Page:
unemployment

Historical Unemployment Rates

Historical Unemployment Rates

  UK unemployment rates since 1881.   This shows the fluctuations in unemployment over the past 100 years in the UK. Measuring unemployment is not a precise science. This data mostly relies on administrative statistics on the number claiming some kind of unemployment insurance. The government is changing how unemployment is measures. You can view the pdf for more detail on changing methodology of unemployment. Explaining the change in unemployment Cyclical…

The True Level of Unemployment in UK

The True Level of Unemployment in UK

Readers Question: To what extent do the official UK figures for unemployment accurately reflect economic reality? Summary The government publish two unemployment statistics – the Claimant count and Labour Force Survey. The Labour Force survey asks 60,000 whether they are actively seeking work. The claimant count is the number of those receiving job seekers allowance. The labour force is a better guide to unemployment because the claimant count only includes those eligible for benefits. Another factor to consider is the extent of disguised unemployment. This is when people are not counted as unemployed, but they…

The UK Unemployment Mystery

The UK Unemployment Mystery

A feature of the 2008-12 recession, has been a largely unexpected fall in UK unemployment.  Unemployment has fallen much quicker than previous recessions. For example, after the much milder 1981 recession, UK unemployment rose to over 3 million (around 11%) and remained high well until the mid 1980s. After the 1991 recession, unemployment again rose sharply, to just over 3 million. Also, in Europe, unemployment has recently…

Impact of Immigration on UK Economy

Impact of Immigration on UK Economy

In the past two decades, the UK has experienced a steady flow of net migrants into the economy. Net migration is a significant factor in the growth of the UK population. But, does this net migration help or hinder the UK economy? Net long-term migration to the UK was estimated to be 260,000 in the year ending June 2014. This compares to net migration of 182,000 in the previous 12 months. In the past five years, the…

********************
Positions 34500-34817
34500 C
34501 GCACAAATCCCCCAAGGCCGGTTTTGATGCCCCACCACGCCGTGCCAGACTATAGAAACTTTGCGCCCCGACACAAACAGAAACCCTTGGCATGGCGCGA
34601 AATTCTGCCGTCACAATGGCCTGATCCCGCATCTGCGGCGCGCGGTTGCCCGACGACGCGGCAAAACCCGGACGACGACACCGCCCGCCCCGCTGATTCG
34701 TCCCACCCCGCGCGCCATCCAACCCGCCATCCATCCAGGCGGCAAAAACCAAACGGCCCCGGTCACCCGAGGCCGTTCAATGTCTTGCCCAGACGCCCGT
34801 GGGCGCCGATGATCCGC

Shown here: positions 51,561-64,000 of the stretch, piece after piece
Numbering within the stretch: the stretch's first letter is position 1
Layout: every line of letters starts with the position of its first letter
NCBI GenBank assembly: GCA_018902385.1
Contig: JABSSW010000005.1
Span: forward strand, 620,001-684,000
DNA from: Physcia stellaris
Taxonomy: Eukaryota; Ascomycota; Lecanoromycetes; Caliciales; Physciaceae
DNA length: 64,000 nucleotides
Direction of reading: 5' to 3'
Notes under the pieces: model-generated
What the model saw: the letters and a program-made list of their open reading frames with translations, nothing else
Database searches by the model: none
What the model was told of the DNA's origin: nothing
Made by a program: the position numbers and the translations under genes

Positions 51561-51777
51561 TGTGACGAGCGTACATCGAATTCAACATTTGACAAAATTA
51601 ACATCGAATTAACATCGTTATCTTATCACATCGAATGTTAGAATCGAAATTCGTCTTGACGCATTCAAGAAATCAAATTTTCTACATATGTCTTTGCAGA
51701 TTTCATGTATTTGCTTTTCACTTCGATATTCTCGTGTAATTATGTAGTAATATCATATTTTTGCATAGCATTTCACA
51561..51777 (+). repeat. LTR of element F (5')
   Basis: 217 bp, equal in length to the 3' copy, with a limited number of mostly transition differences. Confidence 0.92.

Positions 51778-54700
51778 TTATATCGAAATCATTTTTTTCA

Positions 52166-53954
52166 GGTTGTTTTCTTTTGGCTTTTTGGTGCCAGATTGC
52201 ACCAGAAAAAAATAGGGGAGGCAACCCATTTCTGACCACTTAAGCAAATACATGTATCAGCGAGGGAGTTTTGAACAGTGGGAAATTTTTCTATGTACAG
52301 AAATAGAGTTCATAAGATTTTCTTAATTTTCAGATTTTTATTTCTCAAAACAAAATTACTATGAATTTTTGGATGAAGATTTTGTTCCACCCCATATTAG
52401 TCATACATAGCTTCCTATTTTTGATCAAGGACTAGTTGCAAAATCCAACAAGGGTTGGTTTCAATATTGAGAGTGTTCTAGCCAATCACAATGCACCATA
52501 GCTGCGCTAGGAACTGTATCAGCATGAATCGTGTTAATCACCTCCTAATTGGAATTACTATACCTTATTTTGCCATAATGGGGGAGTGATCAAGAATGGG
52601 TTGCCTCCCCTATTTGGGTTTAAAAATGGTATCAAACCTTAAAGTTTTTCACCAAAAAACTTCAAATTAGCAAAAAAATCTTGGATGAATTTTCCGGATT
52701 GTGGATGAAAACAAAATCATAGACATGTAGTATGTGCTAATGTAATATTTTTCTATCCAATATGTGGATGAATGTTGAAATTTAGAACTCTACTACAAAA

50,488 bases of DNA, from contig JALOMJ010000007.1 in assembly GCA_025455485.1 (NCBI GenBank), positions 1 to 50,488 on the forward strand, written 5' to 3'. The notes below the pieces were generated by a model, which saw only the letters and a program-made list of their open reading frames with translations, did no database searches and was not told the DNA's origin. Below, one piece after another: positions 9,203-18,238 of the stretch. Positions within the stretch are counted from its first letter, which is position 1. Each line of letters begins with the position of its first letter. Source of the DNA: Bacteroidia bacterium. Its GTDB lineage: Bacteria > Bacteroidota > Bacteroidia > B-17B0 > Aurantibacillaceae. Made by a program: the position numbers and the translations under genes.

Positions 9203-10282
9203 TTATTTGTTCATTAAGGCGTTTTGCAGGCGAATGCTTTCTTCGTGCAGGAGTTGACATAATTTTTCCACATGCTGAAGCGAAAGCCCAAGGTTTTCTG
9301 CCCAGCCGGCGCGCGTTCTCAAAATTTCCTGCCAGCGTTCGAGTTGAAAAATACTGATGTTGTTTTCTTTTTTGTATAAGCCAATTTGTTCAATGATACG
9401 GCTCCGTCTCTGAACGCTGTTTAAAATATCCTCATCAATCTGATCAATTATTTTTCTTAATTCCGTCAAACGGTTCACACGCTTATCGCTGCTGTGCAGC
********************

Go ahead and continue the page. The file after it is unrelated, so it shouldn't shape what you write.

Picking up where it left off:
UK unemployment-rate

UK Unemployment Stats and Graphs

A selection of graphs and statistics on UK unemployment (currently 5.5%). Also, looking at factors that explain UK unemployment and why unemployment has fallen in recent years. Raw data:  Labour market data | Source: ONS LF2Q Current UK Unemployment rate Unemployment rate of 5.5%, (July 2015) –  down from 6.2% July 2014 1.82 million unemployed people- 198,000 less than July 2015 Employment rates Employment:  31.09 million people in work – 22.74 million full-time. 8.36 million people working part-time Participation rate Inactivity rate (the…

lawson-boom-inflation-growth

Does inflation cause unemployment?

Readers Question: Does inflation causes unemployment? There are a few different scenarios where inflation can cause unemployment. However, there is not a direct link. Often we will notice a trade off between inflation and unemployment – e.g. in a period of strong economic growth and falling unemployment, we see a rise in inflation – see Phillips Curve. Also it is important to bear in mind, (especially in the current climate) If the economy has deflation or very low inflation and the monetary authorities target a modest rate of…

eurozone-unemployment

European unemployment crisis

Unemployment in many European countries has risen sharply due to the credit crunch and global recession. The worst hit countries include Spain (ES) and Greece (EL), who both have unemployment rates of over 24%. In the past few months, there has been a slight reduction in European unemployment, but, the prolonged period of mass unemployment is leaving significant social and economic problems for the whole Eurozone. Unemployment rate in the Eurozone area: 11.5% (July 2014) EU-28 Unemployment is slightly lower at 10.2% (July 2014) Total unemployment in the EU-28 is…

The Luddite Fallacy

The Luddites were a group of English textile workers who violently destroyed machines. They broke up power looms because they feared that these new machines were taking their jobs and livelihoods. Against the backdrop of the economic hardship following the Napoleonic wars, new automated looms meant clothing could be made with fewer lower skilled workers. The new machines were more productive, but some workers lost their relatively highly paid jobs as a result. It was this unemployment of former skilled workers which led to the industrial unrest and direct action.